Imagine, directed by Andrzej Jakimowski will be screened on October 12 and 13 during Polish Film Festival, Los Angeles
Ian, a spatial orientation instructor, arrives at a world-renowned Lisbon clinic for the visually impaired to work with blind patients. It is his task to help them become more confident and allow them to explore their surroundings without feeling vulnerable or afraid – and without a white cane. The clinic’s international community greets his unorthodox methods with both anticipation and skepticism.
For Ian, orientation flows from the mind and imagination – then sensory perception follows. He quickly wins the trust of his patients: a small group of children and young adults of various nationalities. His techniques intrigue them and embolden them to explore their surroundings. He even motivates the reclusive Eva to engage on a social, possibly romantic level. But are his techniques as safe as he claims? Director Andrzej Jakimowski finds imaginative ways to put the audience in a blind person’s shoes in this engrossing and original drama.
Bijan Tehrani: What motivated you to make Imagine?
Andrzej Jakimowski: I think we can learn a lot from blind people and it can be a very interesting lesson, even entertaining. There was a blind man living next door in my house when I was a student. I often thought about him and I thought about filming his world but I had no idea how to do it. Recently it became more clear for me. That’s why I started writing the script.
BT: Imagine has a unique story and you brilliantly have made the audience to become part of the story and feel deeply for the characters, how have you made this possible?
AJ: I’m happy to know about that, thank you. In the final stage of editing I’m usually lost and confused. After watching the film so many times I don’t know which scenes are too long. At that time I observe reactions of people who watch the film by chance, for example accidental visitors in the editing room. Especially children are helpful. If they start to watch, it means the fragment of the film is good. It is good as long as they don’t want to stop watching.
BT: Is Ian based on a real person or is his character all fictional?
AJ: I heard about some blind people able to find their way in the space thanks to the sound of their steps. For example Ray Charles. This is how the idea of my main character, Ian, was inspired. Ian used for spatial orientation only the sound of his shoes and snapping fingers. However, when the first draft of the script was ready, I read about Ben Underwood and echolocation. After research on this subject I wrote the script again. Since that time Ian was also tongue-clicking, like Ben. I also admired Ben’s attitude towards life and his disability. I think this influenced Ian even more than the technique of echolocation. There were also other blind people who inspired me or helped me to make the film. Alechandro Navas and – especially – Henryk Wereda, blind instructor of spatial orientation for blind children in a school near Poznan in Poland.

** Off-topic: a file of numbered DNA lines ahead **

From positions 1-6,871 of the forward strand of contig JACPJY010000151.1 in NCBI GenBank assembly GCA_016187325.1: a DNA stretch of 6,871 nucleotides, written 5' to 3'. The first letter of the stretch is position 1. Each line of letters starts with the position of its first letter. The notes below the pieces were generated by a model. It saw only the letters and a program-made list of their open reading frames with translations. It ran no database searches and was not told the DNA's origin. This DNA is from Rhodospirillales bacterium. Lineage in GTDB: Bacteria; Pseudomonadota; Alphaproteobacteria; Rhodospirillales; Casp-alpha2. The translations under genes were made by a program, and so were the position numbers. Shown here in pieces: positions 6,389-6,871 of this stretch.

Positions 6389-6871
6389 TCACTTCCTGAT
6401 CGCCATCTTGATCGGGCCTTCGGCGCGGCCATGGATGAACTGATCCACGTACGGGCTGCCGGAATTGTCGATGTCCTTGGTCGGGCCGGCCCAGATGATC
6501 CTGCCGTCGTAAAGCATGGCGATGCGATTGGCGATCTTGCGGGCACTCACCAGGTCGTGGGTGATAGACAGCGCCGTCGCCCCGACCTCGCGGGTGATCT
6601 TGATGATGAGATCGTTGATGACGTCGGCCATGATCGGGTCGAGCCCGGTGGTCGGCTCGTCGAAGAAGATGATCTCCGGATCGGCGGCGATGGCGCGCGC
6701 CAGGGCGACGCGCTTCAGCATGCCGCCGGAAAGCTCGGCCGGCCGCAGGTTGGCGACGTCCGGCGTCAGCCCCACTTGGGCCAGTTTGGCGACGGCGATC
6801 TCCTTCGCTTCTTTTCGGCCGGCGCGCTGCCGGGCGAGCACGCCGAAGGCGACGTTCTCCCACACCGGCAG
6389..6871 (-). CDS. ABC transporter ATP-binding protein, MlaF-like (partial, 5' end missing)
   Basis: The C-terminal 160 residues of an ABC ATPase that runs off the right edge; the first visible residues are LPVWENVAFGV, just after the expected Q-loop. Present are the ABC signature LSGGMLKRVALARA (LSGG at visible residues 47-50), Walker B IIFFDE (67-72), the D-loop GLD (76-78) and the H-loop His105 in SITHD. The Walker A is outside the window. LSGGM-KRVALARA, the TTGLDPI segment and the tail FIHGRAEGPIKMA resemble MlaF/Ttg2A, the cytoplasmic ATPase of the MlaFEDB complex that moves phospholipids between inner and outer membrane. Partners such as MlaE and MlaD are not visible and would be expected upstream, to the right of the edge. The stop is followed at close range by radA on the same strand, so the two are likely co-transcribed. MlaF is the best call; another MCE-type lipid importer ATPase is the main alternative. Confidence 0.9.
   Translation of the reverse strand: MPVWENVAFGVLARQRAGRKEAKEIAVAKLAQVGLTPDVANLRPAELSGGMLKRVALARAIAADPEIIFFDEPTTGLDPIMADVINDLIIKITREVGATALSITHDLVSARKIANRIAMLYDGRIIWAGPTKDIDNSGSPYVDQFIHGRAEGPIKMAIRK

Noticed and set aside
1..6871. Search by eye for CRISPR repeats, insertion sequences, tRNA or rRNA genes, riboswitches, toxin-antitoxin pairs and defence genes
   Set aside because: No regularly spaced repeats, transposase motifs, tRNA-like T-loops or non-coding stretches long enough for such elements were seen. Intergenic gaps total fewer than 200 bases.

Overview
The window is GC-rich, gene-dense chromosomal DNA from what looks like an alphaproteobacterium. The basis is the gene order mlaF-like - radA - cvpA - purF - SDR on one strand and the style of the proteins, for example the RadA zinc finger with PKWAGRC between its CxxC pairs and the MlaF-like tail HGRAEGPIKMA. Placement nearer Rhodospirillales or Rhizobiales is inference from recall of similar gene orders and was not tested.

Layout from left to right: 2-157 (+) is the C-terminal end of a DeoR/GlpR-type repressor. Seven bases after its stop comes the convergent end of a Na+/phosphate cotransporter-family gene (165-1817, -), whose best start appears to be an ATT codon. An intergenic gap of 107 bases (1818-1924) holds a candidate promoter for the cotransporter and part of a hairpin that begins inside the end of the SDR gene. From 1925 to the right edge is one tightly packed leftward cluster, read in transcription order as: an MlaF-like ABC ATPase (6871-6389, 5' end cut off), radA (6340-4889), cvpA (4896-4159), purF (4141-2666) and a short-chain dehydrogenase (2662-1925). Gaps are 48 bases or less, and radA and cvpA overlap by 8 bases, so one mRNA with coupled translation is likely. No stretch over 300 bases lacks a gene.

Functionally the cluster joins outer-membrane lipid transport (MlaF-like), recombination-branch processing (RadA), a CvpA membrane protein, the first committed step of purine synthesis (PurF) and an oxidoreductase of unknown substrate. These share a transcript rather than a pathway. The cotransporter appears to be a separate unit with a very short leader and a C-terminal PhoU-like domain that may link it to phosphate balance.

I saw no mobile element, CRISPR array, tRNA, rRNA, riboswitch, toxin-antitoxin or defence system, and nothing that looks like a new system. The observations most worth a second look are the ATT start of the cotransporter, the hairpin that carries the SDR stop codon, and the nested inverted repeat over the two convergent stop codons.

BT: How did you find your cast for this film and how did you manage to work with such a large cast (as there are several key characters in the film)?
AJ: We conducted casting in 4 countries and finally we formed an international group of blind actors. Since my technique is often documentary, all children contributed to the film with their natural behavior and spontaneous reactions. They were creative and contributed a lot to the film.
BT: The visual style of the film is playing a great part in telling Imagine’s story, how did you come up with this visual style?
AJ: The main characters are blind and they perceive only fragments of the surrounding world. I think this is very cinematic. It always makes us curious to see more than a fragment. It wakes our imagination.
BT: The sound track of the film is also masterfully done. Did you come up with all the audio ideas while writing the screenplay?
AJ: Yes. I think the main audio idea is very simple. There are only ordinary sounds of everyday life on the sound track. However, sometimes we take them out of context. This is enough to free our imagination.
BT: What has been the reaction of audiences to Imagine in Poland and other countries?
AJ: Imagine has been received very well and released theatrically in Poland, Russia and Turkey up to now. France and Germany in October 2013 and January 2014.
BT: Do you think Polish Film Festival, Los Angeles could help promoting Polish films in US to find possibilities in distribution?
AJ: All ways of promoting are important for European films. Polish Film Festival in Los Angeles is a showcase for best Polish productions and co-productions. It draws the attention of distributors interested in European cinema.
Imagine screening dates and times: (Buy tickets on-line)
Laemmle’s Royal Theatre, 11523 Santa Monica Blvd., West Los Angeles, CA 90025
Saturday, October 12, 2013 (in person: Andrzej Jakimowski, Ewa Jakimowska)
9:00 p.m. IMAGINE by Andrzej Jakimowski (105 min.)
Laemmle’s NoHo7 Theatre, 5240 Lankershim Blvd., North Hollywood, CA 91601
Sunday, October 13, 20113 (in person: Andrzej Jakimowski, Ewa Jakimowska)
9:00 p.m. IMAGINE by Andrzej Jakimowski (105 min.)